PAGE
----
We parked at the beach car-park at Brean, opposite the Pontin’s holiday resort. During the daytime here you can park on the beach itself but we arrived after the gates had closed (at five) so parked in the first bit of the car park the land side of the dunes. This section of the beach offers more natural beauty, with the best sunbathing spots tucked up in the shelter of the sand dunes. It is as close to a Devon beach as you will get near Bristol. There are designated play areas marked out by wooden posts at the back of the beach although families should be away dogs and horse-riders are permitted on this section of beach.
At six in the evening on the hottest day of the year so far, we had the beach practically to ourselves and could let Roo run free without worrying too much about the sun or her getting lost. Sadly the tide was out meaning no paddling or swimming. Like the rest of this stretch of coastline, the mudflats are exposed at low tide and are too dangerous to approach the sea on. If you are going to the beach here then do check the tide times before you go to avoid disappointment.
Seaside strolls and entertainment at Clevedon
For seaside strolling and a run-about for the kids close to Bristol, Clevedon is a great spot. A 25 minute drive from Bristol and with regular bus connections, it is easily accessible.
Clevedon is home to the only entirely intact Grade 1 pier in the country which has been recently restored. The promenade at Clevedon is great for a stroll with a pushchair or there is a slightly more challenging walk (for challenging read ‘it has some uphill section and a few steps’) around the headland at Poets Corner which we tried out last summer – you can find the full walk description here. There are great views back over Clevedon and the Bristol Channel.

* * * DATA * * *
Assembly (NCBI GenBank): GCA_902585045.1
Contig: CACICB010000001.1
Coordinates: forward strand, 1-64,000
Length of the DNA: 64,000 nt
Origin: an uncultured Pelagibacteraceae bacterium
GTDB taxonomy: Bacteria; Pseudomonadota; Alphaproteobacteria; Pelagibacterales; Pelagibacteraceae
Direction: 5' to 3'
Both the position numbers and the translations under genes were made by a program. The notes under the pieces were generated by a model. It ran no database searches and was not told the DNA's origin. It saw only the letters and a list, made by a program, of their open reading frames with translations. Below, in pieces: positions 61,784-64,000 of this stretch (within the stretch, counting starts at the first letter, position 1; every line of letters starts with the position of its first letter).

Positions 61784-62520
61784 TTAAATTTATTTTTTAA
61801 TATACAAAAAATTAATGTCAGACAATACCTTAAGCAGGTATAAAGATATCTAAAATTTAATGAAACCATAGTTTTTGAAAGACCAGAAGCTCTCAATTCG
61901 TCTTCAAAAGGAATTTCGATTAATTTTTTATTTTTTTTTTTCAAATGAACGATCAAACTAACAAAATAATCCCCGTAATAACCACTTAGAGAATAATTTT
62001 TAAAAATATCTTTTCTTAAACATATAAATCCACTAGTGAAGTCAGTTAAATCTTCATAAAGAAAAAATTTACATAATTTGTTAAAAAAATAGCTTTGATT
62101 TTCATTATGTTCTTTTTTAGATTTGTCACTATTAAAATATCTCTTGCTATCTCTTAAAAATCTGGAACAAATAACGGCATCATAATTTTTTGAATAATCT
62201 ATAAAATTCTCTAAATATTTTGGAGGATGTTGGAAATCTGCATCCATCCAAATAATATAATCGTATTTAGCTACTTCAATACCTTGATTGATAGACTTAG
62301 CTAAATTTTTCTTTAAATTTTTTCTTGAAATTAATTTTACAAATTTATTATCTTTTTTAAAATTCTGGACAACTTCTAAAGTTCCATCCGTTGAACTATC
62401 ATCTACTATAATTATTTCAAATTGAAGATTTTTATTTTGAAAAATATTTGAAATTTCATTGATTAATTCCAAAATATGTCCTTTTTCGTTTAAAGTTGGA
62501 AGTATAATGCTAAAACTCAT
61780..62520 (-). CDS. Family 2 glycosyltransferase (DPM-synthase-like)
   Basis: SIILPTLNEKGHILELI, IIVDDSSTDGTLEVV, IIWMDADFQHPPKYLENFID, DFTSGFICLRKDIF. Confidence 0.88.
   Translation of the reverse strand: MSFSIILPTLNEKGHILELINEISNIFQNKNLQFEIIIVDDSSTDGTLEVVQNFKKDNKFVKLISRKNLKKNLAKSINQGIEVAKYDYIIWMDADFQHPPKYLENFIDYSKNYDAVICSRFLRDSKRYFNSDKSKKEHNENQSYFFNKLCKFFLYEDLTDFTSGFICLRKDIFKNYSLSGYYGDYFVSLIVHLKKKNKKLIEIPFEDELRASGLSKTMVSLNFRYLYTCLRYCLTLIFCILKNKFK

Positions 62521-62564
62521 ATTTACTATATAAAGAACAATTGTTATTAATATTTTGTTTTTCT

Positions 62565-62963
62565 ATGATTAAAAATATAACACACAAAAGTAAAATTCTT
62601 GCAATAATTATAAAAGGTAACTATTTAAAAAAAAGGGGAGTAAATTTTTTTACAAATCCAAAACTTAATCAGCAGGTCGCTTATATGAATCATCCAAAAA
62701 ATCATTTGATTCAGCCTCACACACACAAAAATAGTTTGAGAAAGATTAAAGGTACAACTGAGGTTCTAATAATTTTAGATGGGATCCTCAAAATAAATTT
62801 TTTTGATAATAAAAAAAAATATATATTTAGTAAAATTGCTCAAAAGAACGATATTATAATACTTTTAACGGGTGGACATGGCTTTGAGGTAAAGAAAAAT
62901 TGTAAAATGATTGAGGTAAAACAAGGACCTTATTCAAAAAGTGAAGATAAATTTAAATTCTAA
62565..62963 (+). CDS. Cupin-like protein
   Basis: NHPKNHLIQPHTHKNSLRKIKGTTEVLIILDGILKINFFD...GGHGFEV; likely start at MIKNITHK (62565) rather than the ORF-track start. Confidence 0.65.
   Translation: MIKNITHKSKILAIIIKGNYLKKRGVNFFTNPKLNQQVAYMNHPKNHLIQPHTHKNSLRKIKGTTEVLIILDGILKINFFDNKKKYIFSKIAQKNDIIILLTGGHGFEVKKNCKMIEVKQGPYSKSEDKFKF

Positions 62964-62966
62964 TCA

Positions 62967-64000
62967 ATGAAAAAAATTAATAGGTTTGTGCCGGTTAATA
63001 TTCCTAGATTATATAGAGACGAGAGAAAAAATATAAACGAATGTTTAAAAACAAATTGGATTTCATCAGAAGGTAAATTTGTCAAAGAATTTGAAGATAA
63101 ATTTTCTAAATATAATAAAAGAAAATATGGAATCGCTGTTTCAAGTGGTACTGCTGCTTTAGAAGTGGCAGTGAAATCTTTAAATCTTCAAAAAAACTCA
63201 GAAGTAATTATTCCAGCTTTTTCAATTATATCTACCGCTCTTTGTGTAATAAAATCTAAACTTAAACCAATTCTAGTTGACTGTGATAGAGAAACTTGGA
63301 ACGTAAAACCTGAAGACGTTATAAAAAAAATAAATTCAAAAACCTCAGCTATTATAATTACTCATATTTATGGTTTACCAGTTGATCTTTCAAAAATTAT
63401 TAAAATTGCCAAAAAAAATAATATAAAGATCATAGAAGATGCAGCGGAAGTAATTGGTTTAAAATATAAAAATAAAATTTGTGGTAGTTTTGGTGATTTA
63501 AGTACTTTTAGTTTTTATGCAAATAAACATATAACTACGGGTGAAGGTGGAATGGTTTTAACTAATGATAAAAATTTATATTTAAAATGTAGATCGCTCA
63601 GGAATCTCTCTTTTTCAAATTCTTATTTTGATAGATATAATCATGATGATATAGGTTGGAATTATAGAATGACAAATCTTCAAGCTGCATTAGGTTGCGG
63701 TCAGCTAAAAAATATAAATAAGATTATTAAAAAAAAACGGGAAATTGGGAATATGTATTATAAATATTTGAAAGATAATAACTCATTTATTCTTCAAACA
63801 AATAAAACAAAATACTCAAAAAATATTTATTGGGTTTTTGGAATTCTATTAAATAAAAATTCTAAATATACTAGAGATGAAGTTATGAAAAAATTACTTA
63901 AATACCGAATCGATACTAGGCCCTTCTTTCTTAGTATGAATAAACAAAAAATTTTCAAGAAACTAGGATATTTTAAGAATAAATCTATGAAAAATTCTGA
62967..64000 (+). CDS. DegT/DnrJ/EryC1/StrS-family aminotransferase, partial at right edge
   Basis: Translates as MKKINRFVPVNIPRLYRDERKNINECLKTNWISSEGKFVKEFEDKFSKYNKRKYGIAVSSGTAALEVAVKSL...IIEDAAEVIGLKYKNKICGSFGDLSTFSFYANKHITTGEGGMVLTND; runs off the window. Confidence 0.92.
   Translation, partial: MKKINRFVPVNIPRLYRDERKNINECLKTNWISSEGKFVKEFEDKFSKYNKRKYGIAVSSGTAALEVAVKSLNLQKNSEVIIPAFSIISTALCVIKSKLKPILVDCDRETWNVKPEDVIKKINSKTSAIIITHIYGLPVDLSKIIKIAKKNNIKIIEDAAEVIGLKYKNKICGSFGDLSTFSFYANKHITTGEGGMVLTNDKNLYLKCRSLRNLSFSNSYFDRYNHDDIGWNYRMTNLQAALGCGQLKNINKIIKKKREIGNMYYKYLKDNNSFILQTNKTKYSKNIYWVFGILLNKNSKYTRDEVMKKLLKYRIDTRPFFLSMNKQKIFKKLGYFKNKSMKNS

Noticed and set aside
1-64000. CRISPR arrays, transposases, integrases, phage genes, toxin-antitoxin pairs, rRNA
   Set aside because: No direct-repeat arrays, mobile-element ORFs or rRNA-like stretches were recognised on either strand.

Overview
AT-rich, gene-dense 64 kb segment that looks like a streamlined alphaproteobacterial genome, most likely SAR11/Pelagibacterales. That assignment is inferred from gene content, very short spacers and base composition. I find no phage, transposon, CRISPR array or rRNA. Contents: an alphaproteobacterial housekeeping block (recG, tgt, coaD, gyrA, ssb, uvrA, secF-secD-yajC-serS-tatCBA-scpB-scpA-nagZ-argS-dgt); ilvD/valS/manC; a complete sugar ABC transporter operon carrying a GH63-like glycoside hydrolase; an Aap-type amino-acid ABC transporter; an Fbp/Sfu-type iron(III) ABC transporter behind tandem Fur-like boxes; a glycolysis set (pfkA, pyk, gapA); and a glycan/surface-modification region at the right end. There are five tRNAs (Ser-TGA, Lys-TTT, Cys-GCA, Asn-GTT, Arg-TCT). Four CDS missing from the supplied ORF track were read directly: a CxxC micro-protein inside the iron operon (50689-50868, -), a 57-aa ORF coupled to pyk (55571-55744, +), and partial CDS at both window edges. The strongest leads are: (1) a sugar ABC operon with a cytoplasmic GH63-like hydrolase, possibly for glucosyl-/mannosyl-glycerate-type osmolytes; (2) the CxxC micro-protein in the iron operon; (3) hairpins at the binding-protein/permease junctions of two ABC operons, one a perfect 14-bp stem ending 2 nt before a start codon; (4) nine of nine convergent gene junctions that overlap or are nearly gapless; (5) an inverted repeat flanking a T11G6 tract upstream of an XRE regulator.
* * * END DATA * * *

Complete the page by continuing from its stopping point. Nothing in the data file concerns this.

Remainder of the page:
There is no real beach at Clevedon but for the kids, marine lake provides sheltered salt-water swimming and a place to sail toy boats. The park at Salthouse Fields behind it gives room for a run-around and even a ride on a miniature train in the summer months making it a fun family trip out from Bristol.
Parks, pubs & posh pads at Portishead
Twenty minutes drive from central Bristol is the trendy town of Portishead. I remember Portishead as a bit of a sleepy place when I was growing up but these days it has seen a lot of regeneration. The marina is now a popular spot for wining and dining with plenty of reaturants and pubs to choose from. If the rumours are true then its bustling night-life has been lent a helping hand by several Bristol professional footballers who are reputed to have taken up residence in the posh new pads overlooking the waterside.
Again, Portishead has no beach to speak of but does offer an eclectic seaside vibe and wonderful views over the Bristol Channel. Once you’re done with checking out the fancy yachts in the marina and treating yourself to a gourmet fish and chips, there are the more traditional pleasures of Portishead Lake Grounds to enjoy. With fantastic sea views, plenty of room to run and even a pitch and put, the Lake Grounds have plenty to offer young families. As a child I particularly remember hankering after a remote controlled boat to sail on the lake here – these days you can still take your toy boats or hire the real thing to take for a row. For land-lubbers you can buy seed to feed the ducks, try out the trampolines, grab a snack at the cafe or explore the playground.
Where are your favourite beach and seaside days out near Bristol? Let me know if I’ve missed anywhere!